It’s that time of year

…yes you know it – beginning of the year assessment time. It happens every year, and somehow each September, I seem to find that there are more assessments than the year before. This year, like last, our big focus is on mClass, which is a set of reading assessments mandated in public schools throughout the state of North Carolina. While many of the assessments offer valuable information about what my students know and how they need to grow, it can be distressing to think of all of the instruction time being lost during the hours, days, even weeks it takes to assess.

To begin to combat that loss and to make sure that our students are still beginning to learn and practice the skills that they will need to become successful readers, a teammate and I decided to put together a plan. This plan would not only outline our instructional lessons each day, but would also give us a guide to rotations that the kids could participate in while we call one at a time to assess. We are in the midst of implementing it now, but so far, we have had many fewer moments of pure insanity.

We decided to focus this week on some beginning reading and phonics skills, targeted both toward reminding students of skills they may have lost over the summer and giving our lowest readers some support where they are currently. Here was our plan for our first week of assessments:

Monday – Introduce vowels and consonants

Station: consonant vowel coloring sheet of class mascot (i.e. lemur, chameleon, whale, owl, cardinal) – color consonants one color and vowels a different color

Tuesday – introduce short vowels

Station: Old McDonald’s Vowel Farm Emergent Reader – read, color, and if they finish, they can write other words that have that short vowel sound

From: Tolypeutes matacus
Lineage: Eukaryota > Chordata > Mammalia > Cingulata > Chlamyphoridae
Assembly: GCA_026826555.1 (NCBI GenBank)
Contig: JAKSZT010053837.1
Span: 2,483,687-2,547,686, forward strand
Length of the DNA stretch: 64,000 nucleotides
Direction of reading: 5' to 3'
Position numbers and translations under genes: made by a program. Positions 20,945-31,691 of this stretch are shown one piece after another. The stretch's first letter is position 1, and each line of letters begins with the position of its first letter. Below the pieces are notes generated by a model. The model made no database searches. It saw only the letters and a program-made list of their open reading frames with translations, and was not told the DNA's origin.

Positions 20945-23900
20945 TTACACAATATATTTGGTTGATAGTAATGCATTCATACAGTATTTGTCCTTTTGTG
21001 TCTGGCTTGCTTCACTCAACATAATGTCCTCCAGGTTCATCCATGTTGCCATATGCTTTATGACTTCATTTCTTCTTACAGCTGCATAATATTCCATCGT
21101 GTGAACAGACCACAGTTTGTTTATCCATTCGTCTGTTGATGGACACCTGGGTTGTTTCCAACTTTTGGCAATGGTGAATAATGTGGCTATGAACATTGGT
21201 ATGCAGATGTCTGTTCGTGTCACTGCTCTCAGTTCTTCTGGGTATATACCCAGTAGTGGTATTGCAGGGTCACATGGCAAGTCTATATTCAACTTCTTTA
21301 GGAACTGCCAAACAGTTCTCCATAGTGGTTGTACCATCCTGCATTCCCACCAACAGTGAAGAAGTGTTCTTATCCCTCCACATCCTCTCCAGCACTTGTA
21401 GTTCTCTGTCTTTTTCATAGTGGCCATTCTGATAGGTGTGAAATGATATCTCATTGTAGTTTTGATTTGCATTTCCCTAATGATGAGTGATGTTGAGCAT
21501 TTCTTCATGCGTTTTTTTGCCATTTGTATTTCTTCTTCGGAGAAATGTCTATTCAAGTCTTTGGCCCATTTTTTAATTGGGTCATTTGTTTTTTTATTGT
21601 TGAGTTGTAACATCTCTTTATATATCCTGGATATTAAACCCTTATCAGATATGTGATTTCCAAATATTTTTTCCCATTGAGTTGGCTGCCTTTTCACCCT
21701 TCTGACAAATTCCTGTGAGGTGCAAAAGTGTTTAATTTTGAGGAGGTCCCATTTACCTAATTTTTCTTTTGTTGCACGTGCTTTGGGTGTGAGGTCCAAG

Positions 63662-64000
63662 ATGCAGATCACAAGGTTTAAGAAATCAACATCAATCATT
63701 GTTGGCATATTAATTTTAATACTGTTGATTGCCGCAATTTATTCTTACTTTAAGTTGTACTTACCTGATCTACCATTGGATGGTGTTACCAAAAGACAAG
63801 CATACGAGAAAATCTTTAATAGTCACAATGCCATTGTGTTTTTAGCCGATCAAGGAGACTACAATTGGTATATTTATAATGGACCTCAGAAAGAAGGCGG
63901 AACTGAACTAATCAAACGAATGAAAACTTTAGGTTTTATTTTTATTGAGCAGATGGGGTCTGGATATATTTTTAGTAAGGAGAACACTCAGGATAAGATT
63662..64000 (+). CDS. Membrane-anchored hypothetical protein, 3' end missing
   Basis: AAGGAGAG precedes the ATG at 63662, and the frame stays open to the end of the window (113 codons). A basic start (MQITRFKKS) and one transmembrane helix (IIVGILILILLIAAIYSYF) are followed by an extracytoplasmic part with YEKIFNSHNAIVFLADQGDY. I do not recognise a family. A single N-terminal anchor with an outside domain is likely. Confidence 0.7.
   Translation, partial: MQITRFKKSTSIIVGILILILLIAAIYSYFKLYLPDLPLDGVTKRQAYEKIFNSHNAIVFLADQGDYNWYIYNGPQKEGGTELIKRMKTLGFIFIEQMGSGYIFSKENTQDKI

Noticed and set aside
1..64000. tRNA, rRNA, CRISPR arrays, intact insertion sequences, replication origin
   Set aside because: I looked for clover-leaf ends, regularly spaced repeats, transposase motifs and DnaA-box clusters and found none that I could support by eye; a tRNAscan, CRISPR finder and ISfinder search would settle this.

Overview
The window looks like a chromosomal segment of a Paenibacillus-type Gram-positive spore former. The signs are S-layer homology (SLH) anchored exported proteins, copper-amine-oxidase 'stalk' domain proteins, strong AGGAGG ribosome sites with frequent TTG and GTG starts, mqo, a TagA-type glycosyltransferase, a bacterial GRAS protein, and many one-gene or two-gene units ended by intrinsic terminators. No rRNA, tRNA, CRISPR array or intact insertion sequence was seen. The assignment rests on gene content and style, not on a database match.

Wednesday – blending consonants and short vowels

Station: Short Vowel Sorting Activity

Thursday – introducing long vowels

Station: writing sentences with short and long a words

Friday – super E

Station: Long and short vowel word sort

Picture 1

Our next plan of action was to make the list of rotations so that students would not just be stuck at their seats with busy work, but actively engaging in literacy activities and practices that would help them in the beginning of this journey of becoming readers. Here is what my rotation schedule looked like:

Picture 2

The kids were each placed into a colored group and would rotation to each of the 5 rotations, which last about 10-12 minutes each. I placed one of my highest and lowest students in each group along with a bunch right in the middle. The kids rotated with their BOBs (boxes of books) so that they could read if they finished anything early. The rotations centered on additional phonics practice, word wall word practice, reading, Raz Kids (great source of leveled books online), and ipod apps supporting basic literacy skills.

The kids have really enjoyed these lessons and rotations and I am excited to see how they are already starting to develop some independence!

Best wishes to all of you lost in assessment worlds like me!

~Mrs. L


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